Preparing for a life without a paycheck means that seniors need to be sure they have a plan in place to cover all of the essentials they'll need during retirement.
Unfortunately, disturbing new data from the Center for Retirement Research (CRR) found millions of older Americans are woefully underprepared for one big expense that could be the largest cost they face -- and the most crucial one to cover.
Retirees could be in trouble if they can't cover this expense
According to CRR's data, around one-third of all retirees are currently lacking the funds to cover even minimal long-term care services. And only around one-fifth of seniors in total would have the money available to cover long-term care if their need for such assistance became severe.
This is a huge problem, as 7-in-10 people end up requiring long-term care at some time during the course of their lives. This long-term care can come at a huge price, with the Genworth Cost of Care survey revealing shocking costs for long-term care in a nursing home or home setting.
According to Genworth's data, in 2020, these were the median monthly costs for various services:
- Home health aide: $4,576.
- Assisted living facility: $4,300.
- Semi-private room in a nursing home: $7,756.
- Private room in a nursing home: $8,821.
This means you could be looking at anywhere from $51,600 to $105,852 in annual costs if you end up requiring care. This amount of money could very quickly drain your nest egg, leaving you without funds to support yourself. And if you have a spouse, their future financial security could be at risk. And you may be left without assets to provide for heirs.
How to prepare for long-term care expenses
You obviously don't want any of these outcomes to occur, so it's crucial to prepare to cover your long-term care costs. You can do this in a number of ways:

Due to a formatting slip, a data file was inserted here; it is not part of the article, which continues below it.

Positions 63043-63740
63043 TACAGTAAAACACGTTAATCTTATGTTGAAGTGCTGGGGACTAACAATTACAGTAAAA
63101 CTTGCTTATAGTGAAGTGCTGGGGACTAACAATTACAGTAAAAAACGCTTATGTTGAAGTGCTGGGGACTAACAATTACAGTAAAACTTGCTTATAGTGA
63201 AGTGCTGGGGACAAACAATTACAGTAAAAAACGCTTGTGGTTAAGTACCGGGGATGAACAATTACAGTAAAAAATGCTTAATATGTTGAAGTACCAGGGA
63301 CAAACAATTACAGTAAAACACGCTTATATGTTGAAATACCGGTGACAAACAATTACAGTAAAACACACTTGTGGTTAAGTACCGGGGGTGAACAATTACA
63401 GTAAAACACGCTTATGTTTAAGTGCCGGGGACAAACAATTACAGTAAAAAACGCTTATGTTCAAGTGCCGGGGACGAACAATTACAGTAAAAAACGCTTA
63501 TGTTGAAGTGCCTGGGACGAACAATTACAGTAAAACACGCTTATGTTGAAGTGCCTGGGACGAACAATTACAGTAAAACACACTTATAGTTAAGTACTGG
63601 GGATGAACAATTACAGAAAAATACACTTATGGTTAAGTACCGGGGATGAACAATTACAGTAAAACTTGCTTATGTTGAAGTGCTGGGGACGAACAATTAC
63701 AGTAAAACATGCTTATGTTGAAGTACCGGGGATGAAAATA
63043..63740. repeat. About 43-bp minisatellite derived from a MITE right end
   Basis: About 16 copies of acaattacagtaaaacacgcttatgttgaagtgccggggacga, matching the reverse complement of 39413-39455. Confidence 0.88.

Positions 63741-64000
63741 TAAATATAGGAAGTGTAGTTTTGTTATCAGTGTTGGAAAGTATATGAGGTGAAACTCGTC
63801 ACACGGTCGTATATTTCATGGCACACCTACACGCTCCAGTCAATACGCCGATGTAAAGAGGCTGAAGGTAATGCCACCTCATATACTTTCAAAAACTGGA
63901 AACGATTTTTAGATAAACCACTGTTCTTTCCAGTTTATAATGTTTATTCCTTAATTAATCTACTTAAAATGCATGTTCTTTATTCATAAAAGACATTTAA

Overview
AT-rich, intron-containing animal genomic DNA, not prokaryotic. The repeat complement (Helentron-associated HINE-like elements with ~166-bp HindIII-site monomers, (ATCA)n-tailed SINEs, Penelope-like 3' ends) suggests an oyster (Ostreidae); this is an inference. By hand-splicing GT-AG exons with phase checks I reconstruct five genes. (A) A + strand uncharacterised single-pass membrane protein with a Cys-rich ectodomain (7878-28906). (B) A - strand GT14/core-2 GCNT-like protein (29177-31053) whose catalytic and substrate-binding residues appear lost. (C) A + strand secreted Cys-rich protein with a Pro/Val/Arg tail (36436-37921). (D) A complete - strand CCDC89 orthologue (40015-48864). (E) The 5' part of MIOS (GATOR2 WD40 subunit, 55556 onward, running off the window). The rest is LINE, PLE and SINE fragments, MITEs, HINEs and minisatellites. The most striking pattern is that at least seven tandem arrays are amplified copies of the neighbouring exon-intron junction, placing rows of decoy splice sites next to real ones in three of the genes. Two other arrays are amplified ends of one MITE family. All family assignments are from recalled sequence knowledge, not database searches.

- You could save money dedicated to covering long-term care expenses: This could be a huge challenge, due to the high costs and the fact you can't predict how long you'll actually need nursing home care or the help of a home health aide.
- You could buy long-term care insurance: This approach can work, but you need to read the fine print on policies, as some are better than others in terms of how comprehensive the coverage is. If you don't buy a long-term care insurance policy relatively early on before you become very sick, the costs may be prohibitively expensive, or it may be difficult to get covered.
- You could work with an attorney to make a Medicaid plan: Medicaid covers long-term care, but only if you have limited financial assets. Attorneys can help you find ways to protect your wealth while still qualifying for Medicaid services.
If you're one of the one-third of retirees without funds for this huge expense, there's no time to waste in making a plan. It's best to explore these options sooner rather than later, as you never know when a health issue could arise that leaves you temporarily or permanently in need of long-term care services.
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